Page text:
Am I becoming my mother? Facebook thinks so.
My mother is a beautiful woman. At 72, she is tall and fit with shimmering silver hair in a very flattering, soft bob. She has a fabulous smile, sparkling eyes, great skin, her clothes are stylish and hip. And Facebook thinks I am her.
Now listen, I may be 50, but I look damn good for my age. I am blonde and am currently sporting the longish, layered look I’ve affectionately entitled The Cougar 1A style (a term I coined way back when I was but 42). I am tall and fit, stylish and hip with a fabulous smile, sparkling eyes and great skin.
What gives, Zuckerberg? Do you not know that as much as I love my mother, being identified as her in every. single. photo. does, in fact, negatively impact my Facebook experience? How can you and your algorithm-adjusting minions get this so wrong?
My husband, who absolutely never posts or even goes on Facebook, decided while my son and I were visiting my mother (and father) over Easter break to finally post a few decade old photos from an extraordinary event we attended back when we were fresh-faced newlyweds. He texted me: “Facebook thinks I am married to my mother-in-law.” I had bangs back then, people! My complexion was dewey, my smokey eye was dark. My mom has never lined the bottom of her eyes in the 50 years I have known her! What are you thinking, Facebook?!
During this same trip, in a picture I posted to FB, both my mother and I were identified as “Robin” -- in the same picture. I am so confused. Even more...something, I am identified as my mother in a very sweet picture of me and my stepmother, my arm wrapped tightly around her shoulders. (NB: my mom and my stepmom get along great, so it’s not any interpersonal thing,)
And a little ego-shattering.
Now, without a doubt, my mother is a tremendous human, and I thank God every day to be her daughter. She is the most involved, compassionate, in-the-know person I have ever known. She taught me about art, beauty, faith, literature, music. So much music. The only reason I know anything interesting or worth knowing in the cultural zeitgeist is because of my mom.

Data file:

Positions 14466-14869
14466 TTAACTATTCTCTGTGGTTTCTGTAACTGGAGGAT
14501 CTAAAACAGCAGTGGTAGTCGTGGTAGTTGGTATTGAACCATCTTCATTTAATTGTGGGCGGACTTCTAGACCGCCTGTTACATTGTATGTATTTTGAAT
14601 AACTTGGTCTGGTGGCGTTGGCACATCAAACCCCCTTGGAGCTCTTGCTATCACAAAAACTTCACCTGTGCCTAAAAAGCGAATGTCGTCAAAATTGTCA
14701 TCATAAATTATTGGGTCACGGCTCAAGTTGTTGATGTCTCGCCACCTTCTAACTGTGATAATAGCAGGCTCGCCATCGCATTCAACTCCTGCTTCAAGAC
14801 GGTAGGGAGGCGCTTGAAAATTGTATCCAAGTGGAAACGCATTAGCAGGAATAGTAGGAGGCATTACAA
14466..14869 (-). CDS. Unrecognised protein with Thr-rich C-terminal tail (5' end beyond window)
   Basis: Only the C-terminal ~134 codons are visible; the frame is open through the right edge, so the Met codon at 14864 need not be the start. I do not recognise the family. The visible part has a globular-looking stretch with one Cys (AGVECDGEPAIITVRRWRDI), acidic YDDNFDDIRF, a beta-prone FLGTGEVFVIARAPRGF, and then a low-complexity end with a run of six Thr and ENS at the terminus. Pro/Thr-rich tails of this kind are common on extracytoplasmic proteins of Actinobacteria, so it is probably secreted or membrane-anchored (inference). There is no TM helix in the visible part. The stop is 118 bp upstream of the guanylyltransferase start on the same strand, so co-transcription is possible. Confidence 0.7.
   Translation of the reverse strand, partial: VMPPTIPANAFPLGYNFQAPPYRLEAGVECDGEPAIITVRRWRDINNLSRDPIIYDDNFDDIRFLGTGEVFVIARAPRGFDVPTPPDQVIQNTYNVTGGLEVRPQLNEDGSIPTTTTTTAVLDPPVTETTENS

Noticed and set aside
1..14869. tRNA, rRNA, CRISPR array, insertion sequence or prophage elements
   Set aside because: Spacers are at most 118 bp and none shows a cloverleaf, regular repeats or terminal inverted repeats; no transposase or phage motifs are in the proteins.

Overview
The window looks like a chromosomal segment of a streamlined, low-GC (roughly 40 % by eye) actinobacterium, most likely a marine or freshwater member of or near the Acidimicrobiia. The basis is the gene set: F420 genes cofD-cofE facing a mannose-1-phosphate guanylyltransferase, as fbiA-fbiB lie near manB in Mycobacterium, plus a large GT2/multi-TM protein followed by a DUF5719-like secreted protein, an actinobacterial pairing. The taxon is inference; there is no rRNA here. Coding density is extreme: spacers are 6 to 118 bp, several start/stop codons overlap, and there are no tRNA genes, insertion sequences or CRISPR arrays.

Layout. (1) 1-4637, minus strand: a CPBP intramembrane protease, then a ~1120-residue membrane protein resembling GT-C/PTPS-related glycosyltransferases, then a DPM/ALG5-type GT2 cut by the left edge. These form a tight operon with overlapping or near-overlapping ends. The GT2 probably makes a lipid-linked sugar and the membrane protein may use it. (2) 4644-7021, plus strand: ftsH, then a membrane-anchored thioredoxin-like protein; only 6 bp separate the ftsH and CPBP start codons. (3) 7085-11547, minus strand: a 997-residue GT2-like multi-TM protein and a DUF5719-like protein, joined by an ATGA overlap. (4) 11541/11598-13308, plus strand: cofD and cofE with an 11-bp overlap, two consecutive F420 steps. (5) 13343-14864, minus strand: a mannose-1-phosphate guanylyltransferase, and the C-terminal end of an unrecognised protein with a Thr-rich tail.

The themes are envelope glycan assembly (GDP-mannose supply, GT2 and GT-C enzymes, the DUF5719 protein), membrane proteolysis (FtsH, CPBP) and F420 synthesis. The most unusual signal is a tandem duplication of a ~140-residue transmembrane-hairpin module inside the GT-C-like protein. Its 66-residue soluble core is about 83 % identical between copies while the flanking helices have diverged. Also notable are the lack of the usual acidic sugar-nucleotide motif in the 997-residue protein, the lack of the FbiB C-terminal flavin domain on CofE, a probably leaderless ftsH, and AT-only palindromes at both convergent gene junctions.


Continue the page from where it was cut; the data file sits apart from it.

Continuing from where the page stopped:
She sends exquisite articles from the New Yorker and got me subscribing to The Writer’s Almanac and buying costly subscriptions to Image. She posts actually fascinating, edifying videos, articles and stories on Facebook. She gets her news from C-Span. She told me about the Pink Pussy Hats. She volunteers, campaigns, knocks on doors. She loves Amy Goodman. She is a poet and a writer in her own right. She cares deeply about the world and acts on her passions, be it the environment, her neighbors, her community, her country, her family or her friends. She is a devoted, returning Catholic with the most open-minded approach to faith and religion. My mom teaches me tolerance, compassion and empathy, every day. She taught me manners. She taught me how to care and how to be hopeful.
When people talk about my mother, they always say things like, “She’s so fantastic...so interesting...so involved...so caring.” “I ran into her at the (insert slightly esoteric, legendary musician, alt-rock band or folk artist here) concert!” “She encouraged me to write.” “I marched with her at the (fill-in-the-blank) protest.” “Your mother wrote me the nicest letter.” “Your mom’s so amazing.” “I love Robin.”
But, still, there is this confusion deep in the marketing halls of Facebook as to who is who. Or rather, who I am. Is it because we share the same interests? Interests that were germinated in me by her? Is it because we confer, agree, discourse in tandem on the things that mean the most to us, and we do it in this public forum?
Or, maybe, just maybe...I do have so much of my mom in me that Facebook, in all its Big Brotherish glory, cannot look away, cannot deny our connection, our intertwinedness, our very DNA.
Rather than the aeons-old question of “Am I becoming my mother?” have I actually become her already? Does Facebook know something I don’t?
I hope so.